Venezuela takes step to expropriate cement company assets

Venezuela takes step to expropriate cement company assets
Published: 06 August 2007

Venezuela has declared the assets of the Corporacion Cemento Andino of public utility and social interest, according to a notice in the latest official gazette. 
 
The resolution, a step previous to actual expropriation, becomes effective immediately and includes all the assets, such as "machinery, buildings...owned by Cemento Andino SA," located in the mid-west state of Trujillo, according to the notice.  
 
Cemento Andino’s assets in Venezuela are owned by Cementos Argos, the Colombian largest cement company, headquartered in Medellin. Argos has disputed ownership of these assets and a year ago Venezuela’s Supreme Court named an "ad-hoc" board to run the company in a bid to "protect the well-being of workers...as well as those (locals) that claim ownership of the company," the resolution noted.  
 
"If the Venezuelan government decides to nationalize the plant we will get a compensation. We just hope the Venezuelan government recognizes a fair price for those assets in which we invested $80 million," Friday said an Argos official who declined to be identified.  
 
Argos has been gradually writing off the Venezuelan plant from its net assets.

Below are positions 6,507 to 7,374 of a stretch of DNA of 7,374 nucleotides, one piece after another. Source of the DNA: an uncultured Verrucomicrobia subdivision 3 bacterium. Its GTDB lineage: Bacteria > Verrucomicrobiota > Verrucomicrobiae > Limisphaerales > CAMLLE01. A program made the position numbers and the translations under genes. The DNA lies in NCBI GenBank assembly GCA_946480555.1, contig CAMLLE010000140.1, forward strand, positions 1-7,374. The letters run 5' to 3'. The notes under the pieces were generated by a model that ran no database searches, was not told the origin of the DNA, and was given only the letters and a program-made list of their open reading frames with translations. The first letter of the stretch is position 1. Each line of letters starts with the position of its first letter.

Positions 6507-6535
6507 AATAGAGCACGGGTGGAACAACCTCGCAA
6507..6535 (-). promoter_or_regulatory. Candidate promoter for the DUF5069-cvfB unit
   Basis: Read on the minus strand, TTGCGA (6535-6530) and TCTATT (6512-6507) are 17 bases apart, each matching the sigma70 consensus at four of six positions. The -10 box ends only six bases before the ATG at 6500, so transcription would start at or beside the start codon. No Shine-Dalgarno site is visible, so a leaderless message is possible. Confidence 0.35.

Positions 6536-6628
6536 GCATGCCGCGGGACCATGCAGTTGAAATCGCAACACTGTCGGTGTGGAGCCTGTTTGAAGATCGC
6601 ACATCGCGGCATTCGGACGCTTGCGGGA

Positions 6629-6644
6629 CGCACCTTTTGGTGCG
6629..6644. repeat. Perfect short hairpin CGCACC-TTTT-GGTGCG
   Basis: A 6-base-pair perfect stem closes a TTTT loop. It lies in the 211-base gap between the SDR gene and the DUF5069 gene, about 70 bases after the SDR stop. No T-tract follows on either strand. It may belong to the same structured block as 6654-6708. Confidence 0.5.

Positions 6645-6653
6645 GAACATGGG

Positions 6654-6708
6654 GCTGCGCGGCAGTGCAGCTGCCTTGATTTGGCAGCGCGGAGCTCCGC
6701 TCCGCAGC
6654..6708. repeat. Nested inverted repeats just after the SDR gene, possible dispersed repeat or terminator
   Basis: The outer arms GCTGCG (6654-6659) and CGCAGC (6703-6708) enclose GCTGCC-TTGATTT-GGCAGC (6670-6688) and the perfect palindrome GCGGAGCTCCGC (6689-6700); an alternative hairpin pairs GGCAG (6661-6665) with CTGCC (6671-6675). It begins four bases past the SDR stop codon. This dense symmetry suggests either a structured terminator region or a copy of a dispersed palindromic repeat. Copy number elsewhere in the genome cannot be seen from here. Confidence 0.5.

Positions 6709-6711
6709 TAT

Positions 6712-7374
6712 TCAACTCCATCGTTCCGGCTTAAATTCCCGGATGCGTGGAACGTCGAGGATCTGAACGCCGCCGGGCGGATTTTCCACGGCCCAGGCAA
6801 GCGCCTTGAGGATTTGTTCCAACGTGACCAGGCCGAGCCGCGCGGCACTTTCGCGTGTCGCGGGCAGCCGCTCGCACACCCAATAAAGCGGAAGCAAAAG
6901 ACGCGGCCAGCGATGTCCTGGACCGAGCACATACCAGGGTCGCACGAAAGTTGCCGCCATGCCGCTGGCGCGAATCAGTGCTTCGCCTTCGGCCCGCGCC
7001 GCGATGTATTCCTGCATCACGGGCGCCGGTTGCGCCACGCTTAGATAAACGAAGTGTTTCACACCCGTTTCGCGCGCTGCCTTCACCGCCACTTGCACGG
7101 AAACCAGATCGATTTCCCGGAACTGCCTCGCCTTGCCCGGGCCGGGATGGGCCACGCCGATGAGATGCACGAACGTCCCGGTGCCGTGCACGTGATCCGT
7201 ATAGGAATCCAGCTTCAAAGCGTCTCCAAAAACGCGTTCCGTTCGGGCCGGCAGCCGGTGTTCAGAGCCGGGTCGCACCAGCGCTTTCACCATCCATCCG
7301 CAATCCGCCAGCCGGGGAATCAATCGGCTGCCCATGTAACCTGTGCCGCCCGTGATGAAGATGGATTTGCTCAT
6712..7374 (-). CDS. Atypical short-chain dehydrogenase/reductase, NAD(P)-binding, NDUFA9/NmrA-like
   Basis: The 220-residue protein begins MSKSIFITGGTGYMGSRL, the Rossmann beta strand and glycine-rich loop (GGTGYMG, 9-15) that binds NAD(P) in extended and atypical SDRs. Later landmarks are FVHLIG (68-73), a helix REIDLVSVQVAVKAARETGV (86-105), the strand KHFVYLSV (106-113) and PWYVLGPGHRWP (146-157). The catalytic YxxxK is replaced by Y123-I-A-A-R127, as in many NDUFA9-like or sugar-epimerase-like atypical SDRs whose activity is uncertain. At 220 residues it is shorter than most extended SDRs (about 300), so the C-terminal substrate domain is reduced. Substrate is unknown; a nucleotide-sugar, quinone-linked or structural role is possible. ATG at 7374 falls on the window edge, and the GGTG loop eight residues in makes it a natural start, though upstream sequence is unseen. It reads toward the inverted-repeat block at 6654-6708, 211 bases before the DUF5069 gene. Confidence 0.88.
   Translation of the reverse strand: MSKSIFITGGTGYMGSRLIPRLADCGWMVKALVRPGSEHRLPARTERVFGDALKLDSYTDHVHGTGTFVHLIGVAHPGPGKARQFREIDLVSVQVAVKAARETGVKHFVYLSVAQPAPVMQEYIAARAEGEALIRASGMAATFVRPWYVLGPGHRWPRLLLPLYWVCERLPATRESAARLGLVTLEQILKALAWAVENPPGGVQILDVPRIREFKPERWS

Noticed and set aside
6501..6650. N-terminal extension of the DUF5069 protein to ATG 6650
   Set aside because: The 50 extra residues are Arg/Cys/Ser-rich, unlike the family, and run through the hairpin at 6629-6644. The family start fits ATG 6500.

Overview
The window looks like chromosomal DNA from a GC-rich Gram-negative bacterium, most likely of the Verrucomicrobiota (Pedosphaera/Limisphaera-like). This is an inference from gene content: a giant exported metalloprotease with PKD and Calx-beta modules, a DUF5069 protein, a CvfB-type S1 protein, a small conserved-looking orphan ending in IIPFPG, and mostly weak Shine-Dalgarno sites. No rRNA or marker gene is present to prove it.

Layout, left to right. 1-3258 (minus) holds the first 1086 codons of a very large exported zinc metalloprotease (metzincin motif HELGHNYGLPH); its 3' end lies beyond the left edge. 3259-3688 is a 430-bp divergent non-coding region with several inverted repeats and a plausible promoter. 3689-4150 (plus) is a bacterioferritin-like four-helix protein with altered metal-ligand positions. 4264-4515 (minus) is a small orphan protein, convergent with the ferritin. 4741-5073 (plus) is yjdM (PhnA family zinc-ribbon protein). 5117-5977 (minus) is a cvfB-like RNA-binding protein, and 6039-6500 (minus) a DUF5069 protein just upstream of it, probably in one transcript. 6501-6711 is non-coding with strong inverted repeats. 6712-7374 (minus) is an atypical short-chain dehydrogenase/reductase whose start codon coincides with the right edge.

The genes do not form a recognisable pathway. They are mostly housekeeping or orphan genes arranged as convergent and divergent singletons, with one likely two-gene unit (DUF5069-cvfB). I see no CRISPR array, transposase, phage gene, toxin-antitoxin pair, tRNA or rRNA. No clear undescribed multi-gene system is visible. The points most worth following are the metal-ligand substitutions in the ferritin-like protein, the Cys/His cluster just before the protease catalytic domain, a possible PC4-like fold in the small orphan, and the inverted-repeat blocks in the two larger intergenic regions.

"We no longer count with that asset. This won’t affect our financial results nor our financial statements," he added.  
 
The Venezuelan plant produces on average 800,000tpa of cement, the Argos official added.  
 
President Hugo Chavez has threatened to seize failed companies and those refusing to follow his government’s rules. Chavez has also often threatened cement makers with expropriation if they violate state-imposed cement price controls and refuse to produce enough to supply the economy’s needs.  
 
A booming construction sector fueled by hefty government spending has lately led to cement shortages. Cement producers have also been forced to reduce exports to supply local needs.  
 
As part of his plan to rely as little as possible on the domestic private sector, Chavez has struck an accord with Iran to build a state controlled cement plant, a project that has yet to reach fruition.  
 
Chavez has also imported some cement from Cuba, a move he has touted as proof he can do without local cement producers.